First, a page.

I saw that Reduced Shakespeare Company show about the Bible, and I have to say I WAS offended – some of the jokes were so tame. It was silly, goofy and daft but what it wasn't was edgy or satirical. I've seen TV ads with more bite.
But it was worth being in the theatre just to be part of the huge roar of appreciation and freedom that went up when the show started. It felt as if we as a family had managed to wrestle the embarrassingly inappropriately behaving old aunt and uncle back into their cupboard and were able, once again, to mingle with the nice, civilised neighbours without having to explain away the cringe-inducing antics of our dear deranged relations.
"Yes, yes, just ignore the muffled shouts, it's just good old Aunty Scary and Uncle Methuselah. No, no, they don't want to join us for the party, they just want to express themselves loudly and spoil things for everyone else. Best just to let them be. Yes, I know, we all hope it's not infectious or hereditary too ..."
Part of me does admire people who stick to their principles even when those principles aren't populist. And I have some respect for individuals who give their time and energy actively to stand up for what they believe in. The problem here, as I see it, is that the protesters have admirable drive and energy but in a most unsavoury cause.
Liam Clarke wrote last week about how fundamental evangelical so-called Christians wield a disproportionate amount of power and influence in the DUP. The tail is wagging the dog, as he put it.
A few days earlier, Leah Totton, the young woman who won the Apprentice last year with her plan to open a cosmetic surgery clinic, talked about her ambition to stand for election. Given the po-faced nature of a lot of the debate over the Bible show, she ought to feel right at home among the stony-faced evangelical right.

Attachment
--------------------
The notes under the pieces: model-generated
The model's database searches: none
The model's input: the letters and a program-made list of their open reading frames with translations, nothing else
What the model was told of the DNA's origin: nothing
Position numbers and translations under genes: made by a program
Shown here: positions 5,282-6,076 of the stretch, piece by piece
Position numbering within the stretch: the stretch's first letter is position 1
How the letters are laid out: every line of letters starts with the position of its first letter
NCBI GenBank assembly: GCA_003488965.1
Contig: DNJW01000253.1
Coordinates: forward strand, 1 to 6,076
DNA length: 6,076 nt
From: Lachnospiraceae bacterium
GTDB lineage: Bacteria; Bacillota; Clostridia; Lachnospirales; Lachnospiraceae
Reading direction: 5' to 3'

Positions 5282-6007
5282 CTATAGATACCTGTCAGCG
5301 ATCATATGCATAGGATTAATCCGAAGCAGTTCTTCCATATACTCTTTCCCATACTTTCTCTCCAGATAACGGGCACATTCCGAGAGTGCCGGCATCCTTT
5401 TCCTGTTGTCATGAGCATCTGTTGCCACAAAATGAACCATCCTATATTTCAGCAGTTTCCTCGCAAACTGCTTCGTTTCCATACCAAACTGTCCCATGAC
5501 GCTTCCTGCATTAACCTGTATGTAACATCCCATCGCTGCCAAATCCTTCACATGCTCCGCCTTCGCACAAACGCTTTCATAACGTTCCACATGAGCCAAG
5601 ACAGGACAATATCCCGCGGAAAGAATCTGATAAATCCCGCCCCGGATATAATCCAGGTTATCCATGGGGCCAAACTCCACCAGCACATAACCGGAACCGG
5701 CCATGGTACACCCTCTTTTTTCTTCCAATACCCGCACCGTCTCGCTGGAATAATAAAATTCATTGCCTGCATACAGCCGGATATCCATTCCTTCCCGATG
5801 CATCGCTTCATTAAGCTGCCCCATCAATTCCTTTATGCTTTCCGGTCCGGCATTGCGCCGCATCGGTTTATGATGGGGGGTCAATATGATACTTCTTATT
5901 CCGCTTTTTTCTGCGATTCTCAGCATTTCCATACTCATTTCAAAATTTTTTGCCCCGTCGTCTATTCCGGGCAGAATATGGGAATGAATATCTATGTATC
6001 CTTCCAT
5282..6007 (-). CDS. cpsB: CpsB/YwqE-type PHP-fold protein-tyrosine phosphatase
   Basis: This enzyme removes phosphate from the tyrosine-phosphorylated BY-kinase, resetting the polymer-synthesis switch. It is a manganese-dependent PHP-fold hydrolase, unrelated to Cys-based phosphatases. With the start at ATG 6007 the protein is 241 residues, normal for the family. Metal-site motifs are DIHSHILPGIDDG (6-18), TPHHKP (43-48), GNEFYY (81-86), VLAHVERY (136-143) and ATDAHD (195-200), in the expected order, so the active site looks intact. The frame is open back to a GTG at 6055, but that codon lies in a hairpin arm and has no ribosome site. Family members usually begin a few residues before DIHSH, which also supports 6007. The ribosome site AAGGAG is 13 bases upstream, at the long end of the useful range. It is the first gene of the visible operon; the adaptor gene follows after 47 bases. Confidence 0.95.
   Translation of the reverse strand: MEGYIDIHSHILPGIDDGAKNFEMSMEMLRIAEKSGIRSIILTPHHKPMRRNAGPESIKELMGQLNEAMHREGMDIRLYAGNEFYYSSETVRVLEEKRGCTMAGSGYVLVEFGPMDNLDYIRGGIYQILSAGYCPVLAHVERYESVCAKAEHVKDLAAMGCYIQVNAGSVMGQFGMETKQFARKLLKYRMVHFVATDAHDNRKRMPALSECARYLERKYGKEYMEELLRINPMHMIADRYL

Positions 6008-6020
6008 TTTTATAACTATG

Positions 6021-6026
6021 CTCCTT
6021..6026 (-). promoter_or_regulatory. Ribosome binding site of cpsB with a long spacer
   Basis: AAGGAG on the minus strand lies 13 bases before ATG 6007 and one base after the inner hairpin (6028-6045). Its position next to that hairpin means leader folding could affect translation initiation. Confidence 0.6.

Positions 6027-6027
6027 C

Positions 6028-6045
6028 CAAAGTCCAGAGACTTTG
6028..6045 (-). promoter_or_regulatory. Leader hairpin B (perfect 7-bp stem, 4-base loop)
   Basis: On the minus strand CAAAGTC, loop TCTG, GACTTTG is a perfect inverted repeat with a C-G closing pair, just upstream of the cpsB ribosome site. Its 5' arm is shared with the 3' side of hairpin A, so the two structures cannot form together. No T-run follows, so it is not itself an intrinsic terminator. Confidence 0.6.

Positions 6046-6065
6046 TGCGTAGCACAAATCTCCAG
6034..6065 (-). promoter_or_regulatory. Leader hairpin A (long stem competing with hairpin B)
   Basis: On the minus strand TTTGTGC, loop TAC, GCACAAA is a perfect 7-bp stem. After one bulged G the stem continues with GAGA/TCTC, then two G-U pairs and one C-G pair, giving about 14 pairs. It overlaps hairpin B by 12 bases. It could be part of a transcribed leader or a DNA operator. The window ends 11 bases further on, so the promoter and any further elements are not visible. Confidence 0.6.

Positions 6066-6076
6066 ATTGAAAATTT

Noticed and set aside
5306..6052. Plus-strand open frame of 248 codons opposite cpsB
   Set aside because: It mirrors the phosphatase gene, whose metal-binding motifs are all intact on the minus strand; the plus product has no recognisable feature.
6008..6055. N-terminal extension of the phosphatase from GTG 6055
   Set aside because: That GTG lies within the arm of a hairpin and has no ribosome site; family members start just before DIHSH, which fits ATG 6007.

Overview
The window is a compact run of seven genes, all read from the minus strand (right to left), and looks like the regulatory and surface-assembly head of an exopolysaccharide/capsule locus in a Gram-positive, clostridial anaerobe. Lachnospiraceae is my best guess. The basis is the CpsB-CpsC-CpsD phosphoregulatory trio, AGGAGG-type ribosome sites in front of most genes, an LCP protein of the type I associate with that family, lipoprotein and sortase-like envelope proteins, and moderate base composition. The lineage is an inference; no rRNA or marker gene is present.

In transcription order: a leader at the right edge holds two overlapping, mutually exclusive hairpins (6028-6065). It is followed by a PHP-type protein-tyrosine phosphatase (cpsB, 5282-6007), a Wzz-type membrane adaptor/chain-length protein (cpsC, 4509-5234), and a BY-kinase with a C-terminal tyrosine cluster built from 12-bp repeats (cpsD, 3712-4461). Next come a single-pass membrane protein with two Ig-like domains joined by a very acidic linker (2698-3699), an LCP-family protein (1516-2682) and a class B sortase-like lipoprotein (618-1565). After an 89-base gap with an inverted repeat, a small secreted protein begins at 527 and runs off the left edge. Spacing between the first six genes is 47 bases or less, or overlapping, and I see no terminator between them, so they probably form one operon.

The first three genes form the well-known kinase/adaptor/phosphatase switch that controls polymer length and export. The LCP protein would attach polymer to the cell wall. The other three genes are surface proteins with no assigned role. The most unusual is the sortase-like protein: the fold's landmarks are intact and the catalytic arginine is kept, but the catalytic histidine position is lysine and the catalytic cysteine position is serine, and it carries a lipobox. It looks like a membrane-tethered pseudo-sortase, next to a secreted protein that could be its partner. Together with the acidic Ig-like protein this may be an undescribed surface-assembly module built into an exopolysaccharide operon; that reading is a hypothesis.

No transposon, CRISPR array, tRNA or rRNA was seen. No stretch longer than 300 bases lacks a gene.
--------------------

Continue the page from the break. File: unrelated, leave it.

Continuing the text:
But seriously, there is the beginning of a sense that in a generation or two, we WILL have new types of politicians here. People who didn't grow up through the Troubles. Part of this "normalisation" of politics is definitely thanks to the power of social media.
In the past, only those who bombed, shot, rioted and protested with aggression made the headlines. They mostly lived in fairly tight-knit communities where messages passed around the area easily by word of mouth.
The so-called "silent majority", the middle-classes, the professionals, the people living semi-detached lives, didn't have the same quick lines of communication.
Individuals sat on their Parker Knolls tut-tutting at the horror of it all in the daily newspaper. Collectively there was a huge thought bubble above suburbia – "Something should really be done about this." But not given to rattling bin lids to rouse fellow golfers and artists and "nice people", much of their desire for peace went unexpressed.
But, as they say here, "not no more". Now, Facebook and Twitter have armed the armless with the powerful weapon of mass, fast communication. It's so much easier to mobilise the cappuccino crew now and they're so articulate and they have something to say and a way to say it that isn't old-fashioned and confrontational.
And they offer alternatives, not just the tired old "what-aboutery". A small example is a delightful short video doing the rounds, made in Belfast recently, called Belfast Is Happy. Watch it on YouTube, share it, enjoy it. This too is Belfast. Our city is not owned by those who shout the loudest.